SAN FRANCISCO — It will be a birthday on Earthquake Day, the Lady's 80th.
It will also be a celebration for a city that was rising from the rubble and ashes of the 1906 earthquake to celebrate its Festival of Lights on April 18, 1907.
That was the day the Fairmont Hotel atop Nob Hill lifted the spirits of San Francisco by becoming the first new hotel to open after the earthquake and the even more destructive fires that followed.
Built with the architectural styling and all imported luxuries made possible by wealth that flowed from a Nevada silver discovery, the Fairmont had been ready to uncrate its furnishings exactly one year to the day earlier.
But at 5:12 a.m. in the predawn light of April 18, 1906, the morning after Caruso had been thunderously applauded for his role in "Carmen" at the Opera House below Nob Hill, another kind of thunder shook the city. Then waves of earth three feet high swept through the landfill of downtown. Buildings twisted and crashed around terrified people trying to get to the middle of the streets.
Up on the solid ground of Nob Hill, the Fairmont and the red stone walls of the Flood mansion across from its imposing entrance remained standing. So did the great redwood mansions of the Huntington, Stanford and Hopkins families.
After the quakes came the fires, roaring across downtown, then crackling up Nob Hill. The redwood mansions flamed. Heat cracked the Fairmont's windows. Fire reached inside, found the packing crates of fine furniture, swept on and upward to everything that would burn.
How the Fairmont could have been ready for a gala opening only a year after the earthquake struck is above all a story of San Francisco and the spirit of the people who have always helped to lift this city above a crisis.
This has been part of the history of the Fairmont for 80 years, during which it has been one of the world's most distinguished hotels and has also provided a setting for such conferences as those that helped form the United Nations. It will be reflected again when the "Lady's 80" birthday party begins on Saturday, April 18.
Festival of Lights
The Fairmont will glow like a birthday cake, with 80 eight-foot candles circling its roof.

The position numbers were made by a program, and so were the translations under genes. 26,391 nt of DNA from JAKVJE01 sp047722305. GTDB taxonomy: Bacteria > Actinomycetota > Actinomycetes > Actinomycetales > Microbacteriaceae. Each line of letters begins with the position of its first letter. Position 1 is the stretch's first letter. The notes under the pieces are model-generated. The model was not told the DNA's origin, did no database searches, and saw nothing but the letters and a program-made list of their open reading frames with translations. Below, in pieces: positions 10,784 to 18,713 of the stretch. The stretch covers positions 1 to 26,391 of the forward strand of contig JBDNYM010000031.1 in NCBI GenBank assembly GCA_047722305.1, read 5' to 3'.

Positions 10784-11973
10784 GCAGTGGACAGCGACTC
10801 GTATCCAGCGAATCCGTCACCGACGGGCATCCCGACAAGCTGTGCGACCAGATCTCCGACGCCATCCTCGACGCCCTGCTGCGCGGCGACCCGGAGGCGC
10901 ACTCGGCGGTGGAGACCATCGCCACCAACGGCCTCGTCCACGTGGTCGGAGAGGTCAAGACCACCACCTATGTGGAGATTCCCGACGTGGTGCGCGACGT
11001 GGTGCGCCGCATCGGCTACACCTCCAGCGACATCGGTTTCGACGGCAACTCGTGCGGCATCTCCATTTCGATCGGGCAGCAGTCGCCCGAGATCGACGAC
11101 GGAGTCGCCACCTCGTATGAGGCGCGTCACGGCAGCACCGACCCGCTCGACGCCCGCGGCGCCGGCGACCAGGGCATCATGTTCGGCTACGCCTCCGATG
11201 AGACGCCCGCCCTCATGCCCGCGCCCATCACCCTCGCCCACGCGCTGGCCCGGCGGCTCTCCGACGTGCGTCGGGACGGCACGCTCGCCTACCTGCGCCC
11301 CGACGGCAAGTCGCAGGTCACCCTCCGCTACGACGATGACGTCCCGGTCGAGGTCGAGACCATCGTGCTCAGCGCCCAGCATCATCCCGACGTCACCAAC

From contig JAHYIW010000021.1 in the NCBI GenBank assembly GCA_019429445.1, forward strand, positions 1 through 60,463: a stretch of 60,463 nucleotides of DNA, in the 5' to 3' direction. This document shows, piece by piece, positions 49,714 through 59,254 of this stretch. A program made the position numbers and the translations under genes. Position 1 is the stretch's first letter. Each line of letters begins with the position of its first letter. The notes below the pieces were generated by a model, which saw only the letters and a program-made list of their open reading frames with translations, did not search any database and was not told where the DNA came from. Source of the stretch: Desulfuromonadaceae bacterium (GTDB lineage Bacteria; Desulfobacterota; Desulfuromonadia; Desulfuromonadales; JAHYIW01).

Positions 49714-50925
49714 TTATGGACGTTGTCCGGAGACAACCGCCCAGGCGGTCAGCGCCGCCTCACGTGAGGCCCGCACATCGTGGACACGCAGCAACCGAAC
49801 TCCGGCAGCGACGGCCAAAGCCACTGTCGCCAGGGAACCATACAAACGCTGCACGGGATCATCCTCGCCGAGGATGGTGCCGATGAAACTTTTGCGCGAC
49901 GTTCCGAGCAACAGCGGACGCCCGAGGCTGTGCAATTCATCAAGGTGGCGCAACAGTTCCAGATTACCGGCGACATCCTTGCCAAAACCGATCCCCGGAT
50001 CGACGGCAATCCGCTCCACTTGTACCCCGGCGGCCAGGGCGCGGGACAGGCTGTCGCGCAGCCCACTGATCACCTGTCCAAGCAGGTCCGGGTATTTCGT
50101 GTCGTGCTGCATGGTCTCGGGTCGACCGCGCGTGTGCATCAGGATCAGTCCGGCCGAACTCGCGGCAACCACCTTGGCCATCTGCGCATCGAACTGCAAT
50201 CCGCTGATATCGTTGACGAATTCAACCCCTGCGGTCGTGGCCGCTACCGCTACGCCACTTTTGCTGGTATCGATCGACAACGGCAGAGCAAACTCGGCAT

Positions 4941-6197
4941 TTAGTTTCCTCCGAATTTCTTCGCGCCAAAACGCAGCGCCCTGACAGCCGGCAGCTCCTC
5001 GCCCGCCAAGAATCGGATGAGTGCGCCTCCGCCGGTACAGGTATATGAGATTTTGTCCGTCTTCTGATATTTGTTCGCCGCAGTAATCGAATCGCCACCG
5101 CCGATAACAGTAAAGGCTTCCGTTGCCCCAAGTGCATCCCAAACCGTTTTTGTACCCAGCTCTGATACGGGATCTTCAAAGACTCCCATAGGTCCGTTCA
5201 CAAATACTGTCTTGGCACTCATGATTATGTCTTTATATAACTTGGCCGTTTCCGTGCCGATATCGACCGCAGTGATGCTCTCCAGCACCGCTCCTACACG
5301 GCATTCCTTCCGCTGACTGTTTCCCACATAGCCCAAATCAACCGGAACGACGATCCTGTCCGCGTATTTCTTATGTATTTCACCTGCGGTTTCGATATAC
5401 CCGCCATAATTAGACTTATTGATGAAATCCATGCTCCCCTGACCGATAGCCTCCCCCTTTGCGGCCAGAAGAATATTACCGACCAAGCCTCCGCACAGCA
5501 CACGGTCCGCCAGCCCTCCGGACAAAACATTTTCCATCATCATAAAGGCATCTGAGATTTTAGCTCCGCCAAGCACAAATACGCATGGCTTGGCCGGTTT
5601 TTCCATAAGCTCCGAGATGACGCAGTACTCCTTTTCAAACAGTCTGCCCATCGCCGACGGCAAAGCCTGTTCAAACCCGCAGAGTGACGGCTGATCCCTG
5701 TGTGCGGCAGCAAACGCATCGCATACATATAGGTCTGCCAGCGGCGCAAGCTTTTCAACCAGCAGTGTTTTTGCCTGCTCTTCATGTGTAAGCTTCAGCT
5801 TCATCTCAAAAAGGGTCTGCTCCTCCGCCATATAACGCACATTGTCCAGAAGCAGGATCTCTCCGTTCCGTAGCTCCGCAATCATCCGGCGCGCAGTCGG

A "Shake, Rattle and Roll" dance will be a benefit for the performing arts of San Francisco, which came of age in this city with the tenor voice of Enrico Caruso on Earthquake Eve.
That will also be the weekend of Easter Sunday. People will begin climbing before dawn in the annual pilgrimage to the Sunrise Service at the base of the 103-foot cross on Mt. Davidson west of Twin Peaks.
In the city's Japantown, April 18 is the first weekend of the Cherry Blossom Festival. More than 2,000 Californians of Japanese descent will join with performers from Japan in cultural and artistic presentations of an ancestral heritage that has become part of the City by the Bay. The San Francisco Symphony will be performing Beethoven's 9th.
Gerald Booth's history in words and photos is available at the Fairmont. Historical photos are on display in the hotel. Archives are in the San Francisco Room at the Public Library in the Civic Center.
Being here at this time has stirred personal memories of my father, who in his young wandering years found himself in San Francisco with the earthquake fires flaming around him. He tried to help by carrying buckets of water up Nob Hill. Years later, when he met and married my mother in Minnesota, she wrote down his San Francisco memories so they could someday be shared with their children.
The era that made the Fairmont possible began when Jim Fair and his partner were wandering through what was believed to be the played-out area of the Nevada silver mines. They wondered what might be found if they could dig deeper than had ever been attempted, and promoted a grubstake from two San Francisco traders and former saloonkeepers.
Returning to Nevada with the necessary equipment, they dug down to one of the largest silver strikes ever recorded. Fair found himself one of the richest men in the world. He put up more than enough campaign funds to win a seat in Congress.
As his family life developed, with ups and downs of happiness, Fair bought a block on the crest of Nob Hill with the idea of sharing mansion life with the city's financial aristocracy.
Marital problems interfered and he died without ever building the mansion. Eventually his daughters Tessie and Virginia decided to build more than a mansion as a monument to the Fair name on the mount of Nob Hill.
But building a hotel for high society posed more construction problems than they had ever imagined. They traded off the unfinished structure to Herbert and Hartland Law, who had amassed a tremendous fortune selling a patent medicine.